“Bad guy is going to come and is going to kill you, then us.”
So said one of the young children of Reggie, an Afghan national who witnessed firsthand the horrors of not only the two-decade war that ravaged his country but also the rapid takeover by the very forces he’d spent much of those years fighting.
Reggie, whose real name wasn’t revealed by NPR when it shared his story, worked as an interpreter for the U.S. military. Day after day, mission after mission, he risked his life to protect the lives of the troops around him, though they wore a different country’s flag on their shoulders.
One day, a suicide vest detonated in front of him, seriously wounding an American soldier, Capt. Flo Groberg. Reggie acted instinctively. He hurried over to Capt. Groberg to help staunch the bleeding, and he managed to do so — not caring that he also had been injured in the blast.
Nine years later, as Afghanistan fell to the Taliban, it was Reggie’s life that needed to be saved. Aware that the Taliban would likely seek revenge on those who had aided American troops, he was desperate to get himself and his loved ones out of Afghanistan.
With Groberg’s help, amidst terror in the streets, Reggie was able to do just that — and now, thankfully, his family is in the process of relocating to the United States.
Reggie’s story is exceptional, but it’s not the exception. Over the past 20 years, thousands of Afghan translators and interpreters worked shoulder-to-shoulder with American servicemembers. They were willing to sacrifice because our nation had assured them that when the time came, we would look after them — just as they had looked after us.
When I served as a helicopter pilot in Iraq, our ground units relied on Iraqi interpreters every day. No matter where we flew, no matter the danger, they were on the ground with U.S. infantry, making sure landing zones were safe for us to touch down. They were our siblings-in-arms, right there in fighting positions alongside us.
They were there even when it meant putting a target on not only their own backs, but their loved ones’ as well.
There’s no doubt in my mind that my buddies and I wouldn’t have been able to complete our missions — and might not have made it home — were it not for the interpreters who helped U.S. forces. I know there are countless troops who served in Afghanistan who feel the same way.
Now it’s on us to ensure that the words in the Soldier’s Creed — “never leave a fallen comrade” behind — hold true even in this moment after we’ve left the warzone.
A few weeks ago, the last American planes took off from the Kabul airport, full of some of the thousands of Afghan nationals that managed to escape from Afghanistan during the recent military evacuation. They had done their part for us, time and again. And now, as they and their families begin to resettle here in the U.S., it’s time for us to do our part for them.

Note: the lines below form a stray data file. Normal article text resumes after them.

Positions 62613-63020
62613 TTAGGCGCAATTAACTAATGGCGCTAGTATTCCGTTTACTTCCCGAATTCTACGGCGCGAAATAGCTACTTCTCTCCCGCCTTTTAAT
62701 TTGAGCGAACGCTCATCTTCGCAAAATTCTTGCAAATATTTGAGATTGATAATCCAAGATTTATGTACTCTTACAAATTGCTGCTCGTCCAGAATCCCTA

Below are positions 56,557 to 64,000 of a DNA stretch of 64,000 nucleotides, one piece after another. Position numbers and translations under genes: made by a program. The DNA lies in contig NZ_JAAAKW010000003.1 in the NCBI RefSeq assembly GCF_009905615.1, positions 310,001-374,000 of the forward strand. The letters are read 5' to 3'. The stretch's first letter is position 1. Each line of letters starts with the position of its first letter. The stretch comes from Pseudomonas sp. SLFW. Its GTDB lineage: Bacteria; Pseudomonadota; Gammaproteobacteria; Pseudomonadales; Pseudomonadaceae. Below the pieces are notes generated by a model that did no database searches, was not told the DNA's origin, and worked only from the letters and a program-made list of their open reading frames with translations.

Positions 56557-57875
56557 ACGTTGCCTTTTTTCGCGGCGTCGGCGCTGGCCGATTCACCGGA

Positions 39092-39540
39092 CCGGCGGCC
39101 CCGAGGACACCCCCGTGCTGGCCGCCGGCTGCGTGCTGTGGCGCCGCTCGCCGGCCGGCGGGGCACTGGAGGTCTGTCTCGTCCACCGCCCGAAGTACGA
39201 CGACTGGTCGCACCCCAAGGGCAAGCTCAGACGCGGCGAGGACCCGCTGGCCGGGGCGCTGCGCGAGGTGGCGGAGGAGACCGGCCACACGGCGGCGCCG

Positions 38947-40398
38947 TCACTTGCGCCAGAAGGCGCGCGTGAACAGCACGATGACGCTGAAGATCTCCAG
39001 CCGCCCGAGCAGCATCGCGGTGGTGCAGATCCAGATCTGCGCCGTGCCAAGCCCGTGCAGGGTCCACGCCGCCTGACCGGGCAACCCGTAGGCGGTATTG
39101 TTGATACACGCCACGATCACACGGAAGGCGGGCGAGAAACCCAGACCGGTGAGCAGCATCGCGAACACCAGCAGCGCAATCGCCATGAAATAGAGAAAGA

As a mom, I can’t begin to imagine having to pick my two little girls up in my arms and race into danger to get to an airport and safety, knowing that at any moment the Taliban could prevent us from leaving — or worse.
I can’t fathom having to pack my daughters onto a crowded plane in the midst of a pandemic, knowing that exposing them to COVID-19 might be the only way to keep them from facing the men with rifles if we were to remain in Kabul for even another hour.
And I certainly can’t comprehend the fear and worry that must come with having to rip my children away from their homes in favor of a faraway nation whose language they don’t speak, just because I, or someone I loved, tried to help the United States of America.
Now, as the world’s eyes are on Afghanistan, it is on us to help our nation keep its word to these heroes by helping them settle into our country. It is on us to remind the world that our nation is not just great, but also good. It is on us to show that while our nation will never be perfect, we are welcoming these allies and, in so doing, striving to move closer to that more perfect union our founders envisioned.
As a senator, I’ll be working to make sure we provide federal resources to the local refugee resettlement programs that are supporting these families as they start their new lives in the United States. I will also do all I can to ensure that we get out those Americans and at-risk allies who remain in Afghanistan so that they, too, can set foot on American soil and breathe free.
But outside the halls of the Capitol, I’ll also be doing whatever I can to welcome these Afghans and make sure they feel at home, and I hope each of you reading this will join me.
If you can, donate clothes. Help furnish an apartment. Vouch for them as they try to get jobs and get their kids into schools. At the very least, be kind to them.
Let them — and the world — know that America will always welcome those who are willing to sacrifice for our nation’s founding ideals.
For these families, who can still smell the dust of Afghanistan and hear the roar of the explosions that rocked their streets, the very least we can offer may just mean the very most.
Sen. Tammy Duckworth, a Democrat and retired Army National Guard lieutenant colonel, has served as the junior U.S. senator from Illinois since 2017.
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